Back in April 2016, CJSM wrote a blog post following the American Medical Society for Sports Medicine conference on getting published and peer review. This blog provides some excellent further resources, however for those new to the world of research and getting published, here are my top 10 hints and tips to try to make it slightly less of a frustrating experience!

  1. Choose something you are passionate about – you will be devoting a significant amount of time to this topic!
  2. Choose a good supervisor to guide you and a colleague/peer to work with – things are better shared!
  3. It doesn’t have to be something huge or groundbreaking but if fairly novel or of importance it is worth pursuing
  4. Select your journal wisely. Be realistic and target your papers strength to that of the journal you choose. It’s probably worth considering whether or not you want to aim for open access which will likely encounter a fee.
  5. Follow the submission instructions of the journal – sounds simple but all journals have slightly different instructions and may reject your paper if these are not followed.
  6. Check, re-check and triple check your manuscript before submission!
  7. Be prepared to rework large parts of your paper if needed in response to reviewers comments.
  8. If not accepted initially, try to work out why and make appropriate amendments. It may be that the reviewers give comments which you can act upon or it may be that your paper wasn’t right for the selected journal.
  9. If despite best attempts your paper doesn’t get published consider writing it up as a presentation for a conference or as a letter to the editor. It will still look great on your CV and get you points in job applications!
  10. Develop broad shoulders! Don’t take it personally if you do not get accepted right away – journals have set criteria for accepting papers and it might just be yours doesn’t fit these or their current direction. You will get there eventually and likely the finished product will be better for it!

 

Happy researching!

Doctor, Doctor — Give Me the News!

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CJSM at CASEM 2014 with Pierre Fremont [L], former CASEM President & one of the authors in the new CASEM Position Statement

CJSM has always had a close relationship with the Canadian Academy of Sport and Exercise Medicine (CASEM).  CASEM is, after all, our mother — we were ‘born’ 25+ years ago as the “Canadian Journal of Sport Medicine.”   In the journal, on the podcasts and on these blog pages, CASEM shows up frequently.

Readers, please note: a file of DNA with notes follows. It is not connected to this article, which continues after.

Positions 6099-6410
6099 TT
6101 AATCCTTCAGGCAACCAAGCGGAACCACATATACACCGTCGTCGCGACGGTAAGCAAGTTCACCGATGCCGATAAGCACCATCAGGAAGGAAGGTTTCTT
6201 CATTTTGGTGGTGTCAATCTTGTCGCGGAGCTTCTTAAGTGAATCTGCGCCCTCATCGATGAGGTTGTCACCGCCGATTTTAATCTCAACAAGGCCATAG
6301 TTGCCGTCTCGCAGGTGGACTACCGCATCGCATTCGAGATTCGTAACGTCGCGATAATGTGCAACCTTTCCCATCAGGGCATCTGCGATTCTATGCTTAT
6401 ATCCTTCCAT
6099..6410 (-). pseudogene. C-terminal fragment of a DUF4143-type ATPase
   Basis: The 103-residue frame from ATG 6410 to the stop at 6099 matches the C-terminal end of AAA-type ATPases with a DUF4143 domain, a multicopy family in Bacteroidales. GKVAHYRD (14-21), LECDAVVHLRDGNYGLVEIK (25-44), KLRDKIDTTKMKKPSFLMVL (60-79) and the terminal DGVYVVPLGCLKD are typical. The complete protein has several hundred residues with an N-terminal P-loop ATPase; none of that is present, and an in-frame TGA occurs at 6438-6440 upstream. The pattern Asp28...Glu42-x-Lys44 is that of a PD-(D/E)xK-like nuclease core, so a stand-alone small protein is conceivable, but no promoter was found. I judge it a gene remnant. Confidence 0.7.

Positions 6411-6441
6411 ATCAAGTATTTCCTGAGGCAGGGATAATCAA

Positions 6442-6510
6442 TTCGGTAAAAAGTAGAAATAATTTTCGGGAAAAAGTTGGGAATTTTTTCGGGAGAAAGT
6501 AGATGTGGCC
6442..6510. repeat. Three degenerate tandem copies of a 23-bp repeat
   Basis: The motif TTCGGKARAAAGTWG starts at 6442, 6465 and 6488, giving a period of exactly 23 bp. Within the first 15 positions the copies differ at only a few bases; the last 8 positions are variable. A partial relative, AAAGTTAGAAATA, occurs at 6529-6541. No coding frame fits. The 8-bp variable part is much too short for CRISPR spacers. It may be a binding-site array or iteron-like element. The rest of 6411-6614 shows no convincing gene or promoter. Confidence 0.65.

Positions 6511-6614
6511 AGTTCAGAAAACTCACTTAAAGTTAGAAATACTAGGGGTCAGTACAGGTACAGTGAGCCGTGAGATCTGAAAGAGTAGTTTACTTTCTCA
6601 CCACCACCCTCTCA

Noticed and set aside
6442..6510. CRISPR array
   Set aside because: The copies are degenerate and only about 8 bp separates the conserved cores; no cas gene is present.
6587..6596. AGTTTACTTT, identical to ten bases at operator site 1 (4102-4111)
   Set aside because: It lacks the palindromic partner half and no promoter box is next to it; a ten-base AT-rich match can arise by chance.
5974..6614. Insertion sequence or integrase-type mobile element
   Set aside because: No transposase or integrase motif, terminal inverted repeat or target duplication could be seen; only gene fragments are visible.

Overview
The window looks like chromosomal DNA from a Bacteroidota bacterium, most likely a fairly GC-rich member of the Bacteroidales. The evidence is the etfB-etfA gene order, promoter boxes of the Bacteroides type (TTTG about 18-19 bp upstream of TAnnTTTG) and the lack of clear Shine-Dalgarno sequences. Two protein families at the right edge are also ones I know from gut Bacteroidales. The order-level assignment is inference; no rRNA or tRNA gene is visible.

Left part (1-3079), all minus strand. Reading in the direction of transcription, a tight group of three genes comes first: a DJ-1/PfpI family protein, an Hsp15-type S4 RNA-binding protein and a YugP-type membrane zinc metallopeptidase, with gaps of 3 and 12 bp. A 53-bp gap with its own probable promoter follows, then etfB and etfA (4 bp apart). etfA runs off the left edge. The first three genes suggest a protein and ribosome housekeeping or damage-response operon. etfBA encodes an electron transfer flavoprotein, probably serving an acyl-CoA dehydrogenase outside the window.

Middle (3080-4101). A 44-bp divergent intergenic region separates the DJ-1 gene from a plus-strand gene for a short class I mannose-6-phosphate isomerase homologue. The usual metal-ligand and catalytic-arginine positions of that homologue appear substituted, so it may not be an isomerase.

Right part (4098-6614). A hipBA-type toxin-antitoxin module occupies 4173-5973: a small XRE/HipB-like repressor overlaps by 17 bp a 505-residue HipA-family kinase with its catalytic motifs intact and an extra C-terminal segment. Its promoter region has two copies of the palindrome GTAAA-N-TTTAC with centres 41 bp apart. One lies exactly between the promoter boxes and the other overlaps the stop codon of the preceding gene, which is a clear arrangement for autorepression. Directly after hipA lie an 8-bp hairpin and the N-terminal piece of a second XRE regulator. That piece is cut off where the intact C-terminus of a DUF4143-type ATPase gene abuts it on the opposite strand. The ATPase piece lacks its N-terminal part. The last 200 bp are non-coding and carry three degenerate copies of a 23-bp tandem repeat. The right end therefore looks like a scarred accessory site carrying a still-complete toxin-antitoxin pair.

Something else that shows up frequently in CJSM media:  research on the benefits of physical activity.  And so it’s not surprising to see in our current issue that CASEM is taking a hard look at the issue of “Exercise is Medicine” and is publishing with CJSM (and other journals) a position statement on the “Physical Activity Prescription:  A Critical Opportunity to Address a Modifiable Risk Factor for the Prevention and Management of Chronic Disease.”

The list of authors involved is a list of sports medicine heavyweights, including several MD/PhDs who have a presence on social media:  if you are not currently following folks like lead author Jane Thornton MD, PhD and former CASEM President Pierre Frémont MD, PhD and BJSM Editor-in-chief Karim Khan MD, PhD….you should.

These ‘doctor doctors,’ as I like to call my colleagues who have fought the good fight to earn an MD and a PhD, have produced a powerful statement that will have significant influence on how physicians can play a role in addressing the worldwide crisis of sedentary behavior.  The global problem of inactivity especially in children has been an ongoing concern of mine, and it has puzzled me that when I have spoken on this issue I frequently find that physicians feel as if they are on the sideline of this battle.  We collectively throw up our hands and say the problem is too big, or it’s not a clinical medicine problem it’s a public health issue.

But our patients are looking to us for guidance on this issue.  They really do ‘want the news.’ As the authors note in the position statement, “Over 80% of Canadians visit their doctors every year and prefer to get health information directly from their family physician. Unfortunately, most physicians do not regularly assess or prescribe physical activity as part of routine care,  and even when discussed, few provide specific recommendations.

They continue, “Physical activity prescription has the potential to be an important therapeutic agent for all ages in primary, secondary, and tertiary prevention of chronic disease.”  Indeed, Robert Palmer, the singer of “Bad Case of Loving You (Doctor, Doctor)” fame, could not have known how prescient he was when he penned the lyrics, “no pill’s gonna cure my ill…..”  He was talking about love, but he may as well have been talking about the chronic diseases associated with physical inactivity. Prescribing a pill won’t cure this ill: the physical activity prescription, delivered and acted upon, is required.

The beauty of this position statement is that it gives evidence-based tools that primary care physicians as well as sports and exercise medicine physicians can use in their practice to stem the tide of the inactivity epidemic.  I know this statement will be widely read and disseminated; it will be referenced frequently.  I am looking forward even more to seeing its principles put in action by me and my colleagues, around the world–both in our clinics and in the venues where we train future physicians.

Look it over now.  It’s free!  What’s stopping you?